No. 919
October 18, 2017
 

About The Autoextremist

@PeterMDeLorenzo

Author, commentator, influencer. The Consigliere. Minister of the High-Octane Truth. Editor-in-Chief of .

Peter DeLorenzo has been in and around the sport of racing since the age of ten. After a 22-year career in automotive marketing and advertising, where he worked on national campaigns as well as creating many motorsports campaigns for various clients, DeLorenzo established Autoextremist.com on June 1, 1999. Over the years DeLorenzo's commentaries on racing and the business of motorsports have resonated throughout the industry. Because of the burgeoning influence of those commentaries, DeLorenzo has directly consulted automotive clients on the fundamental direction and content of their motorsports programs. DeLorenzo is considered to be one of the most influential voices commenting on the sport today.

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Tuesday
May042010

FUMES

May 5, 2010

 

Still waiting, still dreaming...for a better F1.

By Peter M. De Lorenzo

(Posted 5/4, 2:30PM) Detroit.  There was an interesting report filed by Paul Logothetis for the Associated Press today (May 4) that suggests that FIA president Jaen Todt has been doing a lot of thinking - out loud - of late. He's concerned about the future of the sport, he's wondering about the best way to corral costs, and he's lamenting the perennial division between the "haves" and "have nots" in F1. In short, he's doing a lot of public hand-wringing, but to what effect is anyone's best guess.

For instance, Todt told the AP that he is very serious about bringing KERS back to F1 in 2011, although he's not sure how that will be rectified while trying to keep a lid on costs. He also wants to do something about helping the new and smaller teams succeed, which really means helping them to merely survive, because who's kidding whom? Success in F1 is limited to a very few, as it has always been. “We need to let the new teams live, to survive,” Todt told the AP. “We can do this by reducing costs and by doing a lot of things to improve the show. We need to put into vigor new technologies because F1 should be an ambassador to new technology, and I have hope that sponsors will then come back. And that will allow teams to compete in F1.”

New technologies? That would be fantastic but I don't see anything "new" of consequence on the horizon besides KERS, and that's not even new.

He wasn't finished. He also went straight to the heart of the boredom circus that F1 too often has become (discounting the rain races of course, which always manage to bring on a measure of excitement and produce a good show). “Unless there are extreme conditions or difficult meteorological conditions, logic says the car in front stays in front for the whole race and a lot of it is due to aerodynamics,” Todt said. “When we start to think of new rules from 2013 - with a new powertrain - then we have to fundamentally lower the importance of aerodynamics in the race, and that should provide a big boost to overtaking on the course. We’ll address this problem of the construction of all new circuits in a way that they use these new parameters.”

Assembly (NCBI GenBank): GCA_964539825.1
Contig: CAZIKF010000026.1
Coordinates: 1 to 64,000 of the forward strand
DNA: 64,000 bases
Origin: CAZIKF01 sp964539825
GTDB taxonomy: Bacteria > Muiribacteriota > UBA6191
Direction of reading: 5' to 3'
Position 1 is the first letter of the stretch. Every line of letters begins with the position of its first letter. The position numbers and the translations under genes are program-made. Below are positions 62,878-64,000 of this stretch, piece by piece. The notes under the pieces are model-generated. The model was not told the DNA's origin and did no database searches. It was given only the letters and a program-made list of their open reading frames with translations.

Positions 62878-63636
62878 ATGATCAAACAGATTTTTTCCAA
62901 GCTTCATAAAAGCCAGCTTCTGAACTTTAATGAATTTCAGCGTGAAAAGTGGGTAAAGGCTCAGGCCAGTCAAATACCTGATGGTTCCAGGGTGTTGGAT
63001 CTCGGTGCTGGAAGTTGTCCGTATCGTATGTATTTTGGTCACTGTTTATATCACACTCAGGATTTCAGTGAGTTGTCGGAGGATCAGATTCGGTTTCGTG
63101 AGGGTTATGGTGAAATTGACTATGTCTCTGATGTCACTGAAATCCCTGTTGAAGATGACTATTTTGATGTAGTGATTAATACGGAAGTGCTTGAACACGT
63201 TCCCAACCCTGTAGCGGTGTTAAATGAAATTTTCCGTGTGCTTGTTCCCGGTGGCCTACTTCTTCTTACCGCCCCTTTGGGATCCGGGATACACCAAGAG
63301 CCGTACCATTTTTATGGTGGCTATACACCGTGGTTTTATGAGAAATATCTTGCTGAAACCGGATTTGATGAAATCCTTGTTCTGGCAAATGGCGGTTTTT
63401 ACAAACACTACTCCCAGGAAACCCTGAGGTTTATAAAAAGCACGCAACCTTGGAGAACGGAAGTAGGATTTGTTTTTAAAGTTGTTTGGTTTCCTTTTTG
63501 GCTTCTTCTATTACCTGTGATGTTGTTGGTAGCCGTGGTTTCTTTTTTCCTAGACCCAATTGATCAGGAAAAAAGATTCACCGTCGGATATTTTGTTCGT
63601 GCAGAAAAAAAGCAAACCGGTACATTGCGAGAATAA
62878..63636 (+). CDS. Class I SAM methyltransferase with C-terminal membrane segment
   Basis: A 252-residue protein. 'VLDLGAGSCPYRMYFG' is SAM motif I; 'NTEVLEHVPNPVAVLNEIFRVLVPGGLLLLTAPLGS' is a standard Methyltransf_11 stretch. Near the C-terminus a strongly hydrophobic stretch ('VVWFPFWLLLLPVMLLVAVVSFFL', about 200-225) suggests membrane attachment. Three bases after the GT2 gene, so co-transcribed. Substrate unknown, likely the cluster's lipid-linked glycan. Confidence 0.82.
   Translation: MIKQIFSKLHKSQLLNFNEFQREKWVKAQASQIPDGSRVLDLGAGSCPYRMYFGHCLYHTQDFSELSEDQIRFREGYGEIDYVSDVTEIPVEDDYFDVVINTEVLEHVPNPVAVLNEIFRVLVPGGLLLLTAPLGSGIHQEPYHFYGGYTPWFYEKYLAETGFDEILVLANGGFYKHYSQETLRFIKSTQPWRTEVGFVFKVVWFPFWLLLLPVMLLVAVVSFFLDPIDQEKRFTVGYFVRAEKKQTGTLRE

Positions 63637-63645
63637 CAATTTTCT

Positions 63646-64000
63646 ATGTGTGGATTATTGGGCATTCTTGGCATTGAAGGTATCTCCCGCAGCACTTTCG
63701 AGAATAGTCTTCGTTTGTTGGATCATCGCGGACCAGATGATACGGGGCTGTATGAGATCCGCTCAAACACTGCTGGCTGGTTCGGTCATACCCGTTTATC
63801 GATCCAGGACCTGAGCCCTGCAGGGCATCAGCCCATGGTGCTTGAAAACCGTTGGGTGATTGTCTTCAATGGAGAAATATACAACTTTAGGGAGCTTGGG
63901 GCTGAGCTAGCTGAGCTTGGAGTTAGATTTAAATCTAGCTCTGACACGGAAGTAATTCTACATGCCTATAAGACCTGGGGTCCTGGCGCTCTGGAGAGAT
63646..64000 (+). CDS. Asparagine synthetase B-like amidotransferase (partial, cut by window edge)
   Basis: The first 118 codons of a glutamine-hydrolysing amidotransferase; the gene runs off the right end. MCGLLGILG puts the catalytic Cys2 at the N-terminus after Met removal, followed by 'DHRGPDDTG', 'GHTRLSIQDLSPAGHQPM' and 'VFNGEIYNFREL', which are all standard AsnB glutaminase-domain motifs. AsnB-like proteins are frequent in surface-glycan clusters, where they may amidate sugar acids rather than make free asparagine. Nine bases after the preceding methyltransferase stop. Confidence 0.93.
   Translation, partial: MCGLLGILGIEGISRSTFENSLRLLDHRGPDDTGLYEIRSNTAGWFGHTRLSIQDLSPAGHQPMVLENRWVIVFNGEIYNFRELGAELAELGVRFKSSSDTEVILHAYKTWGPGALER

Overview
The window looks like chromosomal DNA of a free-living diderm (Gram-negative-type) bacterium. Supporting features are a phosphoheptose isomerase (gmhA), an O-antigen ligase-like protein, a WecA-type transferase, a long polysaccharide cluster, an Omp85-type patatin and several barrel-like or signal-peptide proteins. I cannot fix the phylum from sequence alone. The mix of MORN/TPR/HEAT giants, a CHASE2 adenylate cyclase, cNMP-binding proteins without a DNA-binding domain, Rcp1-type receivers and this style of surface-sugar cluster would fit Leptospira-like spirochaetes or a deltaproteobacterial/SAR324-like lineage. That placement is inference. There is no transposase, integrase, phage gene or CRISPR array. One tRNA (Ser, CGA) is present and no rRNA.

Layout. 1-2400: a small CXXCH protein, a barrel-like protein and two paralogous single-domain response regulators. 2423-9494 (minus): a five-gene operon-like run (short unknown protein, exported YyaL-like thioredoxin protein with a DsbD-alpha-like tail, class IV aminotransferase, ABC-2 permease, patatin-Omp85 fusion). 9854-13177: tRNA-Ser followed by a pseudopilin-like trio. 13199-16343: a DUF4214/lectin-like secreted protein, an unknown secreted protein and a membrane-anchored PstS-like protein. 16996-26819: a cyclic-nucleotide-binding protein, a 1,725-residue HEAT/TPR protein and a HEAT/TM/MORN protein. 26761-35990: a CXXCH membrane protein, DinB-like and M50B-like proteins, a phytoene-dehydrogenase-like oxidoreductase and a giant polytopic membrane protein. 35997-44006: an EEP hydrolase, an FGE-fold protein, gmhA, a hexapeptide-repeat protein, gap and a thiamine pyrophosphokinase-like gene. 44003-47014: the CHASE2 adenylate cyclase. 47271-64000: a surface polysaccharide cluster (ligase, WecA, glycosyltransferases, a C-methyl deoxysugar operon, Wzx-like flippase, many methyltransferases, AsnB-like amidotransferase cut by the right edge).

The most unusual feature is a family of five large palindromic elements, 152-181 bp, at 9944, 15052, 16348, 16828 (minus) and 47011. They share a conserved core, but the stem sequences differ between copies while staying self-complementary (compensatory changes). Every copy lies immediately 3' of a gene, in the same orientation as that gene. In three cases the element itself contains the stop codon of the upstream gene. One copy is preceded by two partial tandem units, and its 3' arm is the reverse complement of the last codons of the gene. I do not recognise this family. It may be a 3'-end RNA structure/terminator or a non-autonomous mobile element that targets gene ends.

2013? Uh, really Jean? That's the best that the FIA and F1 can do? And what do the fans do in the meantime, play video games?

No doubt that Mr. Todt has his heart in the right place for even thinking about all of these things, but at this juncture F1 has become about as painfully s-l-o-w and plodding as NASCAR is when it comes to improving - or fundamentally altering - its on-track product.

Where are the advanced technologies, really? Or better yet, where is the fuel-efficiency formula - based on a total number of gallons allotted for the race meeting -  that would actually reduce the size of the rule book while dramatically increasing the creative solutions brought to the track by the teams each and every race weekend?

I've said it before but I'm going to have to say it again. These racing entities need to stop the hand-wringing and the out loud thinking long enough to actually take demonstrative action, because this holding pattern of incompetence and indecision is killing the sport.

Every time I read 2012, 2013, 2014 or even longer my eyes glaze over and I get the distinct impression that we're living in a perpetual state of "just you wait, it's really gonna be good" and then nothing ever changes and nothing ever gets done.

There just has to be a better way and let's hope Jean Todt can find it.

 

Publisher's Note: As part of our continuing series celebrating the "Glory Days" of racing, we're proud to present another noteworthy image from the Ford Racing Archives. - PMD

(Courtesy of the Ford Racing Archives)
Mexico City, October, 23, 1966. Bruce McLaren debuted his new McLaren M2B-Ford F1 car - the first to be produced by his racing organization - at the Grand Prix of Mexico. McLaren would suffer a DNF that day encountering engine trouble half-way through the race in his 3.0-liter Ford V8. John Surtees (No. 7 Cooper-Maserati 3.0 V12 T81) won the race, followed by Jack Brabham (No. 5 Brabham Racing BT20-Repco 3.0 V8), Dennis Hulme (No. 6 Brabham Racing BT20-Repco 3.0 V8), Richie Ginther (No. 12 Honda R&D Honda RA273 3.0 V12) and Dan Gurney (No. 15 All American Racers Eagle T1G Climax 2.7 L4). Jack Brabham would be crowned the 1966 World Champion.

 

Publisher's Note: Like these Ford racing photos? Check out ford.artehouse.com. Be forewarned, however, because you won't be able to go there and not order something. - PMD

 

 

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